When Leigh Hopkinson was a university student in Christchurch she worked at a succession of low-paying jobs that paid the rent and fit in around her degree. None of them fit so well, however, as stripping. Over the course of Leigh’s two decade career, she learnt a lot about other people and even more about herself. The result is a story that delves into a world that not all people visit, but everyone finds fascinating. Here she writes about returning to the “industry” after a break.
I walked into the dressing-room in time to hear two dancers discussing anal bleaching. A second pair’s topic was designer babies. ‘I get so frustrated with people who deplore embryonic stem cell research on ill-thought-out religious grounds.’ The other laughed.
The upkeep must be pretty heavy going. Team MM confess what their lady gardens look like (post continues after video):
‘You’re going straight to hell, firstly for bagging the religious right and secondly for being a stripper.’
I smiled. It was good to be back.
I didn’t recognise many faces. The old line I’d flipped at customers appeared to be true: every time you walked into the club, the girls got younger. Except for me – and Harlow. I couldn’t believe she was back after the cricket scandal. She must’ve done some serious butt-kissing. She was also training the new girls.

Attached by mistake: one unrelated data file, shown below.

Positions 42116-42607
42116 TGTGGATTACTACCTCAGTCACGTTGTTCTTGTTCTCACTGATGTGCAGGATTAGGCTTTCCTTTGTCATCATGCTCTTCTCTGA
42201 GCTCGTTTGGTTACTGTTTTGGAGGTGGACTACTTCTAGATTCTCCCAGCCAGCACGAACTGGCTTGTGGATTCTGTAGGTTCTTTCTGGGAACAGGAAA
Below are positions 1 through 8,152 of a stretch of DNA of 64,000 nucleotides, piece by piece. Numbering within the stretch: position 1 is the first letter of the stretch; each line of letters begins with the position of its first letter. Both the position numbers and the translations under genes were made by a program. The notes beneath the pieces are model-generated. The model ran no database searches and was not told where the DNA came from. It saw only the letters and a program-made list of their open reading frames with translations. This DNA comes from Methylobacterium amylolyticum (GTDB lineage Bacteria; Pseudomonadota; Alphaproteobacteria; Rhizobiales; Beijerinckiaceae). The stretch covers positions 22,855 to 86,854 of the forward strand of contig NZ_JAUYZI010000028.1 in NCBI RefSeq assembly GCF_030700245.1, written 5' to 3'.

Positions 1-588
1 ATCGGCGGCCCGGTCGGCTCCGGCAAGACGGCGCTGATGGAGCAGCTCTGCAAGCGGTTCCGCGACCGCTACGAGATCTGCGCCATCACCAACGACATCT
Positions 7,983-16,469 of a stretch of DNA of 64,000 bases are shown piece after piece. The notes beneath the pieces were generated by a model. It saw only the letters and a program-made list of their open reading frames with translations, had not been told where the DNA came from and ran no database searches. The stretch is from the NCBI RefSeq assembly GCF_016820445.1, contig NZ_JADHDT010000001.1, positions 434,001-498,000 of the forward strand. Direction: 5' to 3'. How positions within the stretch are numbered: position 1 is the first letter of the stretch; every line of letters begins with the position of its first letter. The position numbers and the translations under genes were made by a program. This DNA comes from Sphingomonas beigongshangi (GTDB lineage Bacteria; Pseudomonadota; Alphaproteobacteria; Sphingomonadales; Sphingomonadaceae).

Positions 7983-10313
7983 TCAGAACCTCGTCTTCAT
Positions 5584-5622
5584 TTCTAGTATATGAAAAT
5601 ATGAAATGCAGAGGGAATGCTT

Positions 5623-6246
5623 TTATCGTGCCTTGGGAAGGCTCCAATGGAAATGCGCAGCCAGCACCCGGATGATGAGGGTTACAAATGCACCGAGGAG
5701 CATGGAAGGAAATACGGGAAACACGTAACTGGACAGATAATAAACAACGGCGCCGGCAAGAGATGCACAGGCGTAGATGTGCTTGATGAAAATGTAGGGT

‘Sometimes you need to go and do something else for a while, don’t you?’ she said, after we’d air-kissed. ‘I had five years out of the industry, babe. Five years! I needed a break, but I’m so happy to be here.’ And she looked it. She had returned to retail in the interim, saying her ex-boyfriend had forbidden her to dance. I couldn’t imagine anyone telling Harlow what to do, but then I’d thought that about myself once.
Remembering Harlow’s dream house in Brighton, I asked her what she was saving for. ‘You know me,’ she chuckled, ‘always a goal. I want to pay off my new convertible, then I’m saving for my retirement. Five more years and I’ll never have to work again.’